In another example of the fourth embodiment, an active Si0.17Ge0.83 substrate 81 can again be used with a bandgap of ˜0.92 eV and with a lattice constant of 5.619 Å. However, in this example, the upper subcell 83 as shown in FIG. 4 is another cell with a base composed of Si0.17Ge0.83 that is much thinner than the Si0.17Ge0.83 substrate 81 in order for the photogenerated current density that can be collected in the upper subcell 83 to be matched to that collected in the substrate subcell 81. The upper subcell 85 in this example can be GaPAs of a composition GaP0.17As0.83 such that it has a bandgap of ˜1.623 eV and a lattice constant of 5.619 Å, lattice-matched to the SiGe substrate subcell 81 and the SiGe upper subcell 83. The upper subcell 86 can be GaInP of a composition Ga0.60In0.40P with a bandgap of ˜2.015 eV and a lattice constant of 5.619 Å, lattice-matched to the SiGe substrate 81, the SiGe upper subcell 83, and the GaPAs upper subcell 85.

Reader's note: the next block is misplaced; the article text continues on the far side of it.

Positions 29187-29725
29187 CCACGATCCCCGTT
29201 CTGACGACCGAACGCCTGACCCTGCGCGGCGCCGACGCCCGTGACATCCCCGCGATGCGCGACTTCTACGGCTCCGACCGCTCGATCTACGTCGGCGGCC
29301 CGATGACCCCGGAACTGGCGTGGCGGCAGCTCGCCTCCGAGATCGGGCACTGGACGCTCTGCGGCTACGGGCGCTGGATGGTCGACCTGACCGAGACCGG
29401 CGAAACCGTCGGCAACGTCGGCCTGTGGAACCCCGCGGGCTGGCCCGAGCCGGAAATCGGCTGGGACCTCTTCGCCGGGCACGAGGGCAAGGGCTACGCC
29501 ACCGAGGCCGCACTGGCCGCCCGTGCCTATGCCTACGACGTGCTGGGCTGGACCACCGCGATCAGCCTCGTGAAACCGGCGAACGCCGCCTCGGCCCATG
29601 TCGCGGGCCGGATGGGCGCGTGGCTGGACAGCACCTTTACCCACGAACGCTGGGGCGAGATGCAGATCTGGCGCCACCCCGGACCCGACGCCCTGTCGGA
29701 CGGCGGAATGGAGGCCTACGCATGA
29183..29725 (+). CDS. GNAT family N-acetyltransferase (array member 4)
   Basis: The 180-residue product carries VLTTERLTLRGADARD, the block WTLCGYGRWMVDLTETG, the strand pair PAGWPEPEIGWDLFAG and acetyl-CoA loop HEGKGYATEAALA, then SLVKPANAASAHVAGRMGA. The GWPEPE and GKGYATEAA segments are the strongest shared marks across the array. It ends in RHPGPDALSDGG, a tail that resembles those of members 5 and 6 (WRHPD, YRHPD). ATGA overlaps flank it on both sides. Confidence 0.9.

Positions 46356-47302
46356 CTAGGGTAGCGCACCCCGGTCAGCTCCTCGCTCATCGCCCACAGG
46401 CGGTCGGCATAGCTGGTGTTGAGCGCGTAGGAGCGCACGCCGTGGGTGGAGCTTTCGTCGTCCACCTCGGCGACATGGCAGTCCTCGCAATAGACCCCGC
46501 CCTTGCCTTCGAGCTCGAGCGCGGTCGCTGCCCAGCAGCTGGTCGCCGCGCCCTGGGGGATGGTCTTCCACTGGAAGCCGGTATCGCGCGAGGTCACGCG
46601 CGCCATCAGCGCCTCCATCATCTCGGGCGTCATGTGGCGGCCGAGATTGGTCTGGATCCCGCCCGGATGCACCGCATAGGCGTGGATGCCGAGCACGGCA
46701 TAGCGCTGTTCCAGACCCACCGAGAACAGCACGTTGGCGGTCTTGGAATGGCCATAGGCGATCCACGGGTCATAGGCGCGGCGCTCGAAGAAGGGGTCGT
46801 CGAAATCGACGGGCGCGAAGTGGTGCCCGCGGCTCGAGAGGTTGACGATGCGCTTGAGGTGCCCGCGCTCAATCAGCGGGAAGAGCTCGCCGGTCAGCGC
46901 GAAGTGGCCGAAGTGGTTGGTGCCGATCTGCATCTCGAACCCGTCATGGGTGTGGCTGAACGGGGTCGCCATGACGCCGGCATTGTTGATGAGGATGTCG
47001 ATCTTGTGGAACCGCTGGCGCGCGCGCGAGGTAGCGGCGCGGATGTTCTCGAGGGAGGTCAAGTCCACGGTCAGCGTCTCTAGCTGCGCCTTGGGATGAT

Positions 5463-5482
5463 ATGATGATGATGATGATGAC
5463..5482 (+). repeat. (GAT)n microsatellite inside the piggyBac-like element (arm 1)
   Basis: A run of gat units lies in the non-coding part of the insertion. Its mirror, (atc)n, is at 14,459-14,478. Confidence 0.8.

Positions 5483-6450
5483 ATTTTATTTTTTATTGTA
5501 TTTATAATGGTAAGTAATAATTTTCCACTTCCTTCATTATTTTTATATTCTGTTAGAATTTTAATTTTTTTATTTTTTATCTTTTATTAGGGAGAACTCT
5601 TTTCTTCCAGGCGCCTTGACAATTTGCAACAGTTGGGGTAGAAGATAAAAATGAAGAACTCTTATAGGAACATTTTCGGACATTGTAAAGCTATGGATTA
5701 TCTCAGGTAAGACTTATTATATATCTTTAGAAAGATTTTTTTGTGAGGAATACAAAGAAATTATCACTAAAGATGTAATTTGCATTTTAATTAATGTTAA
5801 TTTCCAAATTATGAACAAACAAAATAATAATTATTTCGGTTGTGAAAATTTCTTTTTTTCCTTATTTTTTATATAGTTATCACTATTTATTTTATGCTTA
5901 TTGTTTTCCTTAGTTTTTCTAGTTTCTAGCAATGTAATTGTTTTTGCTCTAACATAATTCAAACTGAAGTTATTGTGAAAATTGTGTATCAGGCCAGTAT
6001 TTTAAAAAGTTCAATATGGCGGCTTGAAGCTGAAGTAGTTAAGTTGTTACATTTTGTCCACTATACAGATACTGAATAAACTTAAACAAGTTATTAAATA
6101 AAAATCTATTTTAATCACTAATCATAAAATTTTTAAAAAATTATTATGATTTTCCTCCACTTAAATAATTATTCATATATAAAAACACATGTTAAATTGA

Ga0.60In0.40P /GaP0.17As0.83 /Si0.17Ge0.83 /Si0.17Ge0.83
2.015 /1.623 /0.92 /0.92 eV
band-
gaps
5.619 /5.619 /5.619 /5.619
lattice
con-
stants.

The additional upper subcell 84 and the lower subcells 93-96 are absent in this example, providing for a total of four active subcells in this particular case.

Modeling based on the variation of the voltage and the absorptance of the solar spectrum for each subcell, as a function of the bandgap of the base material of each subcell, indicates that the above example of a lattice-matched, Ga0.60In0.40P/GaP0.17As0.83/Si0.17Ge0.83/Si0.17Ge0.83, 4-junction cell 80 can have an ideal energy conversion efficiency that is ˜12 relative % higher at AMO, 28° C. than the calculated ideal efficiency of a conventional Ga0.52In0.48P/GaAs/Ge 3-junction cell. The relative % difference in performance between these two types of multijunction cells becomes even greater as the cell temperature increases to a more typical operating temperature of 70° C.